Biden’s SOTU is anchored in reality. I’m not sure what nation Trump is describing, but it’s not America. The surreal and disconnected nature of Trump’s speech can’t be adequately conveyed by my words. It must be seen to be believed. Spend fifteen minutes with each man before you make a decision.

A version of this column appeared in the March 21st edition of the Post and Courier-Pee Dee.

Paul DeMarco at the Gallivants Ferry Stump Meeting in 2006.

Dave’s not here, man…

I get multiple texts every day — not to mention all the emails — asking me for money for electoral candidates.

Usually, they’re Democrats — because of all the lists they must have put me on when I was with James Smith’s campaign. But not all.

Today, I’ve heard from folks raising money for Joe Biden (and I just gave him $25 a couple of weeks ago — surely he hasn’t spent it already!), Dick Harpootlian and some guy named Dave. That last one cracked me up:

I had no idea who this Dave was. Actually, he addresses my wife in the message, but there’s no point in asking whether she knows him, because I know how that happens. If I call you from my number, it might say my wife’s name instead of mine, because hers is first on the account. But actually, I’m being too logical. Sometimes texts come to my phone, but address me by the names of my kids and grandkids. There’s no logic to it.

Anyway, I didn’t figure out who “Dave” was until I looked back at previous messages from this same number. Apparently, he’s the Republican running against Bob Casey in Pennsylvania.

But he just says “Dave,” like that’s supposed to mean something to me.

Well, you see how I answered him. I was hoping that, if a human ever sees it, he or she (but most likely some A.I. “it,” will think, maybe just for a second, Hey, maybe we should throw “McCormick” in there next time. 

Probably not. But just in case, I sent a link to explain the gag. Because I figure whoever it was wouldn’t know that routine…

But this was nice. What was it?

Just so y’all won’t think I’m a total curmudgeon about springtime, or that I hate nature or whatever, I thought I’d share this.

This inexplicable (to me) green bird visited our deck feeder this morning. I don’t think I’ve ever seen anything like it in my yard. I’m used to the dull greys and browns of wrens and the like, occasionally relieved by a cardinal or bluejay.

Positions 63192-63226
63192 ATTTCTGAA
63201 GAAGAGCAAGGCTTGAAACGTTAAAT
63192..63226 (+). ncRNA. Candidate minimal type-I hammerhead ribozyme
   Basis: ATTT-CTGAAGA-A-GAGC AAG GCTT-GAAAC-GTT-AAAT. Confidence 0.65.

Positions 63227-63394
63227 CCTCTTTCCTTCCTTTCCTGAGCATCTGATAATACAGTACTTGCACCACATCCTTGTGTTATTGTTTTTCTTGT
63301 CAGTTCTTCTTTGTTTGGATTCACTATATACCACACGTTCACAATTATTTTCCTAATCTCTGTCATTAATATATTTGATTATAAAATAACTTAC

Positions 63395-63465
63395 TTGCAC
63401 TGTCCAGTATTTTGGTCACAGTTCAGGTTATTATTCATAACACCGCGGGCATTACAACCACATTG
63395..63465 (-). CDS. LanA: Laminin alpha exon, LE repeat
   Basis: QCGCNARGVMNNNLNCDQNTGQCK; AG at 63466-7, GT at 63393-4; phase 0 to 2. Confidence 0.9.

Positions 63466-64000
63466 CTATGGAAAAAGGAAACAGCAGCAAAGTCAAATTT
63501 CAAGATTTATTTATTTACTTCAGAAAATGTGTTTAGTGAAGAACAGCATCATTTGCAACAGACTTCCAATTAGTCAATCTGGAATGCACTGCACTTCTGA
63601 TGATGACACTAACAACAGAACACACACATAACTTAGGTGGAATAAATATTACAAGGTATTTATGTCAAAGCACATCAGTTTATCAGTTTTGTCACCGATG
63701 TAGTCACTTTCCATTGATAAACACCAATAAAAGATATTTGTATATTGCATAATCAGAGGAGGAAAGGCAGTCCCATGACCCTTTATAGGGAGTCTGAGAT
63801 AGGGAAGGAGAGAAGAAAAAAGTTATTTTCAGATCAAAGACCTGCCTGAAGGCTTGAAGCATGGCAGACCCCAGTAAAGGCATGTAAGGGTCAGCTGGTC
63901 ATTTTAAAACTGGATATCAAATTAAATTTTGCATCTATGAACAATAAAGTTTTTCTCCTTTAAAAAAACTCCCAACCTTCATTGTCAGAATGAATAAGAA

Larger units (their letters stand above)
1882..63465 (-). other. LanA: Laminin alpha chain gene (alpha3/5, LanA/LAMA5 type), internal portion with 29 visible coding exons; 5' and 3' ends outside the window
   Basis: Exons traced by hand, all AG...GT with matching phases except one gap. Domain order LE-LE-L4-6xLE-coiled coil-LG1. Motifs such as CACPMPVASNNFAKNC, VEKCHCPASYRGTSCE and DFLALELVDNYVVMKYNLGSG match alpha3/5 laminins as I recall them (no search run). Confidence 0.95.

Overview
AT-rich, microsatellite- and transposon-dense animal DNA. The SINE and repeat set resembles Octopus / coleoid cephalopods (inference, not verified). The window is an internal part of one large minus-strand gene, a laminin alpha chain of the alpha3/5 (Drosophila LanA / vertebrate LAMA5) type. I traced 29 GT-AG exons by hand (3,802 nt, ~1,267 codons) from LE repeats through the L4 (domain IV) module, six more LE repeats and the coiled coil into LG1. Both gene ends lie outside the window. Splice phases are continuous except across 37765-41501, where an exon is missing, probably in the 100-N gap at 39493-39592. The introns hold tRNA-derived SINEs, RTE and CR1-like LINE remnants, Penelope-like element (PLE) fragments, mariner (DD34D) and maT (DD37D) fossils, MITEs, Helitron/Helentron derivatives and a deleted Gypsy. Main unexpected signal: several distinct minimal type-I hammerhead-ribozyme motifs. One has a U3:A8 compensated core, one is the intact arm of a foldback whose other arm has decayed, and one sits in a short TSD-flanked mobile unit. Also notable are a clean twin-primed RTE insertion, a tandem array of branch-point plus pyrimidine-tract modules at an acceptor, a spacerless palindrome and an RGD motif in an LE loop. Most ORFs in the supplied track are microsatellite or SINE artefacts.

But green?

Can anybody identify it?

I thought it was pretty nice. Regrettably, as I was texting it to my wife, who was out of the house, I missed a better shot when two dull grey-and-brown birds landed next to this one on the feeder. It really made the green pop out more. But I couldn’t get my phone into position to shoot it before the green one flew away.

But despite the limitations of my iPhone shooting through a window at several yards distance, I think you can tell that this is an unusual bird…

An even darker sign of Spring

Excuse me for being such a bummer at this beautiful time of year. Perhaps as you read, you can listen to a bit of “Le Sacre du Printemps” as a way of keeping your own head in a nice place.

But of course for me, one of the most allergic people you know, this season is less than pleasant. Not always, but a lot of the time. Especially the last few days. I go out to enjoy one of my walks, and then I pay for it all day and night. So I’m sticking more to the elliptical here in my office for getting my steps in.

People complain about their “seasonal allergies.” I have allergies all the time, and take several drugs every day to keep them in check. But of course there are times when the allergies are worse, and not in check, even with extra drugs. This is one of them.

So, when I went out for a walk over the weekend, I knew I was letting myself in for some unpleasantness. But I wasn’t quite prepared for the sight above, which I encountered a couple of blocks from my house.